The factors that affect a company’s total cost at the production site include materials, labor, insurance, taxes, transport, energy, and plant construction and operation costs.


Materials include the raw materials that go into the product, as well as the packaging of the product. For a sports drink, the materials would include water, sweeteners (such as sugar, high fructose corn syrup, or artificial sweeteners), and high-fructose corn syrup (if there is any). Packaging costs would include the bottle, cap, label, and plastic tubing.


Labor costs include the wages and salaries of factory workers, toll operators, maintenance engineers, and security personnel.


Taxes include any taxes on imported raw materials and packaging material, as well as taxes on real estate and on the company itself.


Insurance costs for a manufacturing facility might include worker’s compensation insurance, shopkeeper’s insurance, and fire and theft insurance.


Transport costs include the freight charge for bringing raw materials to the plant, the cost of getting the finished product to the factory, and the fee for transporting the product to warehouses and distribution centers.


Energy costs include the utility costs, such as for steam, electrical power, natural gas, or water, plus any costs for heat generated by electricity and natural gas.

Plant Construction and Operation

Plant construction and operation costs include the costs of decontaminating the site, fumigating the site, construction of buildings (or purchase of land to build the buildings on), and fees for architects, engineers, and contractors.


Taxes that inhibit a company’s operations include tariffs and any taxes that a company has to pay on materials and final production.

Taxes on materials include sales taxes on materials, stamp taxes on imported materials, and excise taxes on materials.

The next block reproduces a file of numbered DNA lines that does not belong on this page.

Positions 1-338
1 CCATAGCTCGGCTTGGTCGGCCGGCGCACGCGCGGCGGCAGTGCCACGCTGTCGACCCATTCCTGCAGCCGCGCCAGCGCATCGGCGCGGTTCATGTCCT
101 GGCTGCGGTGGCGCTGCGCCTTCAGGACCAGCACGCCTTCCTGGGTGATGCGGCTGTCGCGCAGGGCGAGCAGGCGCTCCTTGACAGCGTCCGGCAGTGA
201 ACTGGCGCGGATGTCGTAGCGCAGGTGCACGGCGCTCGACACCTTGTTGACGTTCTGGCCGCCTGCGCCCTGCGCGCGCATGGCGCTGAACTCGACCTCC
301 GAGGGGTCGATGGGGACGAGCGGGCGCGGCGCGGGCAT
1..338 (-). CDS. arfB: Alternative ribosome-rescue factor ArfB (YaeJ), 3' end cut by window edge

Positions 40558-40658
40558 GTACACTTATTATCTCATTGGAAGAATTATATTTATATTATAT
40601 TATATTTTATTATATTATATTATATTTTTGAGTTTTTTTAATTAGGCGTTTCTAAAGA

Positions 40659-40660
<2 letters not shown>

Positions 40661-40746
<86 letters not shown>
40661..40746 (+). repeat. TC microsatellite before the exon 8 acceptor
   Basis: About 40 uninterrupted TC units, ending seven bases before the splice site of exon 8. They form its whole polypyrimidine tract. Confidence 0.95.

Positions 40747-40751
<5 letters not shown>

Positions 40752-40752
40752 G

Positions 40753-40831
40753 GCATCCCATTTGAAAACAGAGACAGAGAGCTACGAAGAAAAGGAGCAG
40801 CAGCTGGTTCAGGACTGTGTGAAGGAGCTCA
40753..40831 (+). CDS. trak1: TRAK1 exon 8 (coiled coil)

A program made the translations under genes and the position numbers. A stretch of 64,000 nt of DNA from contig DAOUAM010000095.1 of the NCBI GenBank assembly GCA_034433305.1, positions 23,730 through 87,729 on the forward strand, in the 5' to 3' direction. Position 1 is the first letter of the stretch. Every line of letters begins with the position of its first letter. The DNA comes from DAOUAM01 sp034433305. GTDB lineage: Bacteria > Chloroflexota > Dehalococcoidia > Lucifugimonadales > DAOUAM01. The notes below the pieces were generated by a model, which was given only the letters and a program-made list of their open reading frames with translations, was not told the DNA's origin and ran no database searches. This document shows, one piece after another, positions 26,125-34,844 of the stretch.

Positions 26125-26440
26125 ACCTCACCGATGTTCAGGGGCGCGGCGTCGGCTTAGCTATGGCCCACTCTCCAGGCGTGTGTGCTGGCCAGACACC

Stamp taxes refer to the tax on imported goods that was put into place to protect local manufacturers from foreign competition. The duty tax was originally a tax on goods that entered the country. That tax was replaced by the tariff, which refers to a tax that is added to an imported good before it is allowed to cross the border. In the United States, the tariff was gradually reduced or eliminated on a one-by-one basis until it was no longer an important part of the country’s tax collection system. In addition to the tariff, however, other taxes, including import duties and excise taxes, continued to be added to imported goods.

Excise taxes are added to certain goods. They are heavily favored by the alcohol, tobacco, and firearms industries, although they are also added to items such as air conditioners, toilet paper, and tires.

Taxes on production include income taxes, Social Security deductions, workers compensation deductions, and pension deductions.

Income taxes are the main tax in the United States. They are based on earned income, including salaries and wages. Social Security deductions are taken from wages or salaries in order to pay for the social security program. Workers compensation deductions refer to insurance premiums, paid by employers, for workers who have been disabled by work accidents or occupational diseases. Pension deductions are taken out of an employee’s pay by the employer to pay for the employee’s pension benefits when the employee retires.

In addition to the taxes listed, however, other payroll deductions might be taken out of an employee’s wages, including deductions for health insurance, savings plans, and stock purchase plans.

A company’s payroll taxes include taxes on employee pay, such as income taxes, Social Security taxes, and workers compensation insurance premiums.

In addition to the taxes listed, however, other payroll deductions might be taken out of an employee’s wages, including deductions for health insurance, savings plans, and stock purchase plans.

The final payroll tax is unemployment insurance. This is a legal obligation that every company must meet when its employees are temporarily laid off.

Other factors that might affect a company’s tax obligation include the company’s taxable income, the break-even point for the plant, and whether the company anticipates making large capital improvements at the site.


The company’s profit might be as high as possible and growth might be as rapid as possible.


The company might want to grow so that revenue grows at the same rate that profit does, or more slowly. Growth could be slowed to give the company the chance to offset its maturing stages.

The company decides upon its ultimate size by choosing a product that has a certain growth potential. Any growth potential less than that of the product’s main competitors would not be in the company’s best interest.

The company must then pick a location that matches its goals.

For example, if the company wanted to select a plant with the potential for high growth, it would first have to consider the loyalty that a plant location could have for a particular product category.

If a product type had high growth potential in the overall market, the plant in that location might be able to play an important role in the company’s operations.